- Sunscreen – Interior; Although Sunscreen is important in order to protect one from UVA and UVB, you may need to apply it only once per day and can be stored inside after it.
- Fire Starter – Internal; as it would only have its minimal use either once or twice per day.
So you now have mastered the basics and anatomy of a backpack.
Now the question arises, what should your backpack contain? Although this is not the definitive answer, it sure is a reference guide along with the above pointers before heading out for your next trip.
1 First Aid Kit.
As they say “Prevention is Better than Cure” and there is a reason this mantra stands true for any outdoor activity. Injuries can happen to anyone, whether it is your first time out in the wilderness or are an experienced adventurer, it is always a good idea to have something ready just in case of the worst.
A Basic First Aid Kit should contain the following :
- Plasters – For Any Injuries
- Safety Pins – For Any Injuries
- Alcohol Pads – For Any Injuries
- Antiseptic Cream – In case of any fire burns or attacks by animals (Just Kidding – For Mosquito or Wasp Bites)
- Pain Killers – For Easing Body Pain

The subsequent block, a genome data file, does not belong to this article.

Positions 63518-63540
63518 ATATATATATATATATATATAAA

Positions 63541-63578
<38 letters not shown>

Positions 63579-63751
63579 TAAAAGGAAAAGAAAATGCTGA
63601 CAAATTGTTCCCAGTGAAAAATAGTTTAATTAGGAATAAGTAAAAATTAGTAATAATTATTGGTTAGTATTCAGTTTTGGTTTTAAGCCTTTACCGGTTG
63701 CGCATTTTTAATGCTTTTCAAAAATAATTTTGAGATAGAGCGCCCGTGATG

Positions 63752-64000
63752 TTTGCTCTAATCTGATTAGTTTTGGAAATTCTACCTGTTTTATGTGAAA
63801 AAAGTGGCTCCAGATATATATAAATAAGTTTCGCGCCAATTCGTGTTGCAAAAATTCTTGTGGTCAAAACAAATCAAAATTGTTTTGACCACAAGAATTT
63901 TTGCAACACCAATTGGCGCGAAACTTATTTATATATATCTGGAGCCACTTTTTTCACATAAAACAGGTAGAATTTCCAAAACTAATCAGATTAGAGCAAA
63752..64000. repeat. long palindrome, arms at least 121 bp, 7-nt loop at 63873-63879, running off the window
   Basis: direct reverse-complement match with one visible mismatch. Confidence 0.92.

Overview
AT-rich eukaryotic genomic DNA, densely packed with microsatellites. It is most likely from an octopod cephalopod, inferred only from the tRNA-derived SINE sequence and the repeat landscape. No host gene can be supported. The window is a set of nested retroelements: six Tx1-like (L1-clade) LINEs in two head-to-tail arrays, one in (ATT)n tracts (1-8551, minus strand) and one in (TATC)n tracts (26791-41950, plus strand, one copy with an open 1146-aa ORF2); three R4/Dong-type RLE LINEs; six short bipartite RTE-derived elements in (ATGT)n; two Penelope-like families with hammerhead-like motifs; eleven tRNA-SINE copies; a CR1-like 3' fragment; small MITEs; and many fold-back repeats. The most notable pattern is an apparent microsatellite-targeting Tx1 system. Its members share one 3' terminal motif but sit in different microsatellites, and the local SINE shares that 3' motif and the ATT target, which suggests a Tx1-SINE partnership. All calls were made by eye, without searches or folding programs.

- Antiseptic Wipes
These are the bare minimum that should be in your first aid kit or you can buy a compact one here or go head to head with nature with this full-fledged kit below both of which include an emergency blanket and a whistle as well. You may include any other essentials based on your skin profile and allergies.
2 Packaway Jacket.
Nature is unpredictable and it is always best to head out prepared. As you are head out under the open sky, temperatures may drop well below city limits, this is an important factor to consider in case it starts to rain or becomes windy.
We recommend The North Face Thermoball Jacket which has a PrimaLoft technology with synthetic insulation that retains loft and warmth even during chilly nights and the best part, it is lightweight during the summer months and is waterproof to a certain extent and dries up quickly. This should be the first item in your backpack just to be prepared in case of the weather changes abruptly.
3 Map and Compass.